Ruby later said he had been distraught over Kennedy’s death and that his motive for killing Oswald was “…saving Mrs. Kennedy the discomfiture of coming back to trial.” Others have hypothesized that Ruby was part of a conspiracy. G. Robert Blakey, chief counsel for the House Select Committee on Assassinations from 1977 to 1979, said: “The most plausible explanation for the murder of Oswald by Jack Ruby was that Ruby had stalked him on behalf of organized crime, trying to reach him on at least three occasions in the forty-eight hours before he silenced him forever.

    So was there a conspiracy to assassinate JFK? In the classic sense, no.

    But there was a conspiracy to assassinate … Lee Harvey Oswald.

    Conspiracies are not so interesting. What’s interesting is how the idea of a conspiracy is defined, and why people are interested in conspiracies. In the case of the Kennedy assassination, there is a lot of ‘parallel nostalgia’ for “what could have been” if Kennedy had not died. This is referred to as ‘lost possible selves’.

    http://www.nytimes.com/2008/01/01/health/research/01mind.html?_r=0

    If only you had … gotten into Harvard … gotten that job at Apple … married so-and-so … then you’d be in a better parallel reality where the air has more oxygen and the sunlight is warmer. In reality, getting all those things would have been just a different flavor of B.S., which is what you find out if you talk to 1) a Harvard alumnus, 2) a worker at Apple, or 3) the ex-spouse(s) of That (supposedly) Very Special Person. And in some ways, this is sort of how Lee Harvey Oswald used to think.

    What about the Kennedys? The family patriarch Joseph, Sr. made his money the old fashioned way – he stole it, mostly on the stock market. He pulled his money out of the market just before it tanked in 1929. FDR put Joe, Sr. in charge of reforming financial markets on the assumption that “It takes a thief to catch a thief”. As Joe, Sr. rose politically, he pressured his first son, Joe, Jr., to run for President. When Joe, Jr. was killed in WWII, the old man pressured John. After JFK was assassinated, the old man pressured Robert. After Robert was assassinated, the old man pressured Ted. When Ted was embroiled in the Chappaquiddick scandal and could never become POTUS, Joe, Sr. starved himself to death (which is allowed by the Catholic Church). Why all this outrageous ambition? It’s because Irish Catholics have an inferiority complex. Even the Kennedys are a bunch of wannabes.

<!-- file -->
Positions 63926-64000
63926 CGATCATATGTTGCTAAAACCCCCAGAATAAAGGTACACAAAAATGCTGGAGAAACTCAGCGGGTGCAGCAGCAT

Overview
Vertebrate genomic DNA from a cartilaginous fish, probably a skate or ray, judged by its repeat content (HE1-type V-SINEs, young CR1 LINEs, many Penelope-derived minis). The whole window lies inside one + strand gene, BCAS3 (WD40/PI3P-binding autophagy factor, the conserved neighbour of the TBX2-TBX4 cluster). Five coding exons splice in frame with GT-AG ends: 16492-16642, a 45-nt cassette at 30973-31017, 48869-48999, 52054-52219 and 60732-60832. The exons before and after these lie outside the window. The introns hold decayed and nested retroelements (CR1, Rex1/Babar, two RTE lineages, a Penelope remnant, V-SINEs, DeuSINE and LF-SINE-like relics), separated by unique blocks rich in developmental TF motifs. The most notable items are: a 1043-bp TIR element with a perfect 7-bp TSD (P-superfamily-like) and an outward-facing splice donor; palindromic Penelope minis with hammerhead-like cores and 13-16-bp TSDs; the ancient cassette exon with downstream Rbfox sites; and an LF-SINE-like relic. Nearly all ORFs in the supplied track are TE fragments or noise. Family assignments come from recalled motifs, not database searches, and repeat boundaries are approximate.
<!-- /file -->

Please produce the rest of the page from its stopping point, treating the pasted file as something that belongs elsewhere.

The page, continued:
• compare and decide

    JFK’s Secretary of Defense Robert McNamara had stated that he was “almost certain” that JFK would have not escalated the American military presence in Vietnam, or would have even withdrawn the US military from Vietnam.

    At least, that’s what I remember from watching this documentary on McNamara, “The Fog of War: Eleven Lessons from the Life of Robert S. McNamara”.

    http://www.youtube.com/watch?v=NOp3pUCHGow

    This might be a plausible prediction considering JFK’s political orientation. Contrary to the popular image, he was a realist.

    As JFK’s adviser Harvard historian Arthur Schlesinger, Jr. famously stated, “John Kennedy was a realist brilliantly disguised as a romantic, Robert Kennedy, a romantic stubbornly disguised as a realist.”

    But I believe that in the early stages of the Kennedy presidency, both John and Robert Kennedy were generally quite conservative in general. I think that they were both wary of the civil rights movement, and the disruptiveness that it could have caused in the midst of the Cold War, in a world which they saw as close to nuclear war.

    In fact, one interpretation I have heard of JFK’s famous rhetorical flourish in his inaugural address — “ask not what your country can do for you, ask what you can do for your country” – was directed at the civil rights movement. So behind the mask of idealism, there was a pretty stark realism.

    (Keep in mind that traditionally, since the Civil War, the North was Republican and the South was Democratic, so support for the civil rights movement was not assured within the Democratic Party. The main driver for support of the civil rights movement was the Cold War and the rise of television; no one in the world could believe that the US, of all countries, was racially segregated, and scenes of police attacking peaceful protesters turned world opinion against the US. In fact, it’s been observed that TV had very little influence in the perception of the Vietnam War, and when supporters of the war lament that the war could have been won if it were not for television and public opinion, what they are subconsciously referring to is not the Vietnam War, but the Civil Rights movement.)

    The real question might be what liberals like Robert and Ted Kennedy would have done as President. Would they have escalated the way the liberal President Lyndon Johnson did?

    If there is a fundamental misunderstanding of John Kennedy’s political temperament, this is compounded by a very basic error in current stereotypes of foreign policy orientations: contrary to popular perception, conservatives tend to be cautious realists, and liberals to be idealistic interventionists (Liberal Internationalism).

    There might be also a widespread misperception of the strategic context of the Vietnam War that would validate the claim that JFK would not have escalated the war.